Extreme Mass Ratio Binaries
My PhD research primarily involves investigating so called ‘Extreme Mass Ratio’ PSR-BH binaries. These systems provide some of the most aggressive and extreme environments in the universe and are the perfect testing ground for general relativity and fundamental physics.
In particular, my current research involves attempting to determine the theoretical timing signal from a pulsar in a relativistic orbit around a massive black hole. Such systems are believed to exist at the centre of galaxies and globular clusters, although none have yet been detected. Such work is important to both inform the detection of these systems, and to provide a theoretical template to then compare with observation for tests of fundamental physics.
Extreme Mass Ratio Inspirals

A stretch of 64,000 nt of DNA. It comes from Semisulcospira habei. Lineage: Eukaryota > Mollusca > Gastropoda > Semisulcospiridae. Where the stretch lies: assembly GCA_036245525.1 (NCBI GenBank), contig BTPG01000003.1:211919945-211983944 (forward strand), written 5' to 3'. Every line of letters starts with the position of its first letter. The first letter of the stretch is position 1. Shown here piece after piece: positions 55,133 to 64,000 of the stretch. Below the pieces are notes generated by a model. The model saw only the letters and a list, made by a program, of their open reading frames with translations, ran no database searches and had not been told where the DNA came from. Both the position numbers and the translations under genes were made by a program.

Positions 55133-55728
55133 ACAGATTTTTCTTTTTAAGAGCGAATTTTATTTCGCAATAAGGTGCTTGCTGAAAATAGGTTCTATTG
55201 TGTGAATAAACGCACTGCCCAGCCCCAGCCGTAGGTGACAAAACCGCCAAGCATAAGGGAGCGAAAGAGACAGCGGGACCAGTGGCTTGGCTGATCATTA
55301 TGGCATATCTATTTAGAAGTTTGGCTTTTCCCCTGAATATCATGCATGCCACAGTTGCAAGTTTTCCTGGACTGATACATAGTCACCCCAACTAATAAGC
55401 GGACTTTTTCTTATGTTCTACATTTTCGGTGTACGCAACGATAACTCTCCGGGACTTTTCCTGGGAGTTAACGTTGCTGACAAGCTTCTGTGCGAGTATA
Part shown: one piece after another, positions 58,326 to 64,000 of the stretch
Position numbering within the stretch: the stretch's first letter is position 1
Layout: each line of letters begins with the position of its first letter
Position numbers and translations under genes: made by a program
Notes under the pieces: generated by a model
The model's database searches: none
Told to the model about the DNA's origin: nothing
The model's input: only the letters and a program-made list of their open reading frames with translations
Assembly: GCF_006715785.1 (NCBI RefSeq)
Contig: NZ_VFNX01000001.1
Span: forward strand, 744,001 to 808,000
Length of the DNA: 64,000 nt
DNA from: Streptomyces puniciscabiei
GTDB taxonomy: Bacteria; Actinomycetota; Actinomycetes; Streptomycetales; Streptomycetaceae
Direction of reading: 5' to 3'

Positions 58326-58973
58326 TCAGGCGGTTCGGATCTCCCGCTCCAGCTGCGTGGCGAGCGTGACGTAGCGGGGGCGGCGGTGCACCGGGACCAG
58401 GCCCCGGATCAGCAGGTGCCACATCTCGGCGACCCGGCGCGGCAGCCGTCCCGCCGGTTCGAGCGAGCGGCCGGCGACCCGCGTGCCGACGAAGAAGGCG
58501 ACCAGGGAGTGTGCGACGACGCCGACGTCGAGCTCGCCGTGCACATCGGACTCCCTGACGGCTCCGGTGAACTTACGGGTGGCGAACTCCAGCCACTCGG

Extreme Mass Ratio Binaries (EMRBs) emit gravitational radiation and their orbit decays over time. Eventually, this radiation will become strong enough to be detected with the next generation of gravitational wave detectors such as LISA. Once EMRBs emit continuously in the LISA frequency band they are classified as `Extreme Mass Ratio Inspirals’, and they offer a unique apparatus for mapping the spacetime around a black hole with remarkable precision.
I am currently a member of the LISA Consortium, concerned with the modelling of the complex orbital dynamics EMRIs and the implications for the gravitational wave emission.